Lets go back to the concept of vertical stakes. I am not going to go into the issue of soil conditions at this point. (Partly because this is where I am undertaking basic research, basic research is what I’m doing when I don’t know what I’m doing).
Soil becomes fluid under pressure such as a stake applying a force. Technical terms such as thixotropy, viscosity and hysteresis come into play when describing these situations. Basically it comes down to the questions; how sticky is the soil? And how much will it compress?
(Thixotropy is the property of certain gels or fluids that are thick (viscous) under normal conditions, but flow (become thin, less viscous) over time when shaken, agitated, or otherwise stressed. They then take a fixed time to return to a more viscous state . In more technical language: some non-Newtonian pseudoplastic fluids show a time-dependent change in viscosity; the longer the fluid undergoes shear stress, the lower its viscosity. - Wikipedia)
My thoughts on the issue of angle are clear but I can’t prove what I believe; that the stake is more efficient under varying conditions than if vertical. Perhaps someone smarter than I am will point out why I am wrong. I would welcome an explanation.
Let’s not worry about theory and discuss what is known. Depending on the friction, stickiness or adhesion of the soil to the stake (choose any one), the stake, if subjected to a force greater than the soil around the stake can accept, will pull out of the ground with a significant amount of the ground soil still attached. This holding cone (my definition) or ground wedge as it has been called, is a cone of soil or compressed material roughly cone shaped which is about the shape of an ice cream cornet. The result is simple; if we imagine a holding cone attached to a one metre long stake (39 inches) and we compare with a similar example with a stake that is a metre and a half long, the difference in holding capability is not one and a half, it is approximately 3.6 times, ; the difference in volume between the two holding cones. So the benefit of longer stakes becomes apparent.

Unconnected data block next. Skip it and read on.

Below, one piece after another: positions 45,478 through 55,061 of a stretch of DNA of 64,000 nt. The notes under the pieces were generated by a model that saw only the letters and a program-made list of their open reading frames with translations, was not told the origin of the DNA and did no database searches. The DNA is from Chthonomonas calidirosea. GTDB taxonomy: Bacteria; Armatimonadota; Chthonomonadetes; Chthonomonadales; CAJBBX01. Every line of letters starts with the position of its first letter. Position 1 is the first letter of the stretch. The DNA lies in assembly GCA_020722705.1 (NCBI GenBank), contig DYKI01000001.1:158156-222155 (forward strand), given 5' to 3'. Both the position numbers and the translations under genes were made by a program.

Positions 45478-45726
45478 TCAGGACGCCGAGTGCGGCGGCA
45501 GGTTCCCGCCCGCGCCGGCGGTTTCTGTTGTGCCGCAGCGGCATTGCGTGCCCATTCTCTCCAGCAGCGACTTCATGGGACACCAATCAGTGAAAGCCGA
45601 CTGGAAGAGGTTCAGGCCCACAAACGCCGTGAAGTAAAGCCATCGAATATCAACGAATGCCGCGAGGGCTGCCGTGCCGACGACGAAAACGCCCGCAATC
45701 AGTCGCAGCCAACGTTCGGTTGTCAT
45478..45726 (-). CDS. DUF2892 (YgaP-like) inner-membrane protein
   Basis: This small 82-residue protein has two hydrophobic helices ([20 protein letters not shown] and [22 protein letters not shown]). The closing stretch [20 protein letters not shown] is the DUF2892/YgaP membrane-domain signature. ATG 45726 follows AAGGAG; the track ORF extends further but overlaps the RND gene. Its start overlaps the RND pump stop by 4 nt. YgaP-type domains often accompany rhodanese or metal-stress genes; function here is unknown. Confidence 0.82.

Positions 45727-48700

Double staking.: The concept of the holding cone becomes important when using multiple stakes. There is no point putting multiple stakes in the same piece of ground. That area of soil will only accept a limited amount of upward force. Not that multiple stakes are a bad idea, just that the layout must be optimised to make best use of them. The average Big Top company at a festival carries several tonnes of steel bar around the country every weekend through the summer. More efficient use of anchors saves purchase costs, transport and the energy required to drive and remove them, which would make a significant gesture towards environmental issues. And be more efficient, which is where my thoughts lie.
Double staking allows the stakes to not only improve the holding force but provide a factor of safety and even if they are positioned wrongly (as above) two are always better than one. Multiple are always better than singles. To improve the efficiency fully, move the anchors into their own holding cones., The overlapping area of soil will reduce the total holding capability. If tying stakes together, better to use a bar or strip with holes in it, that allows the multiple stakes to act together.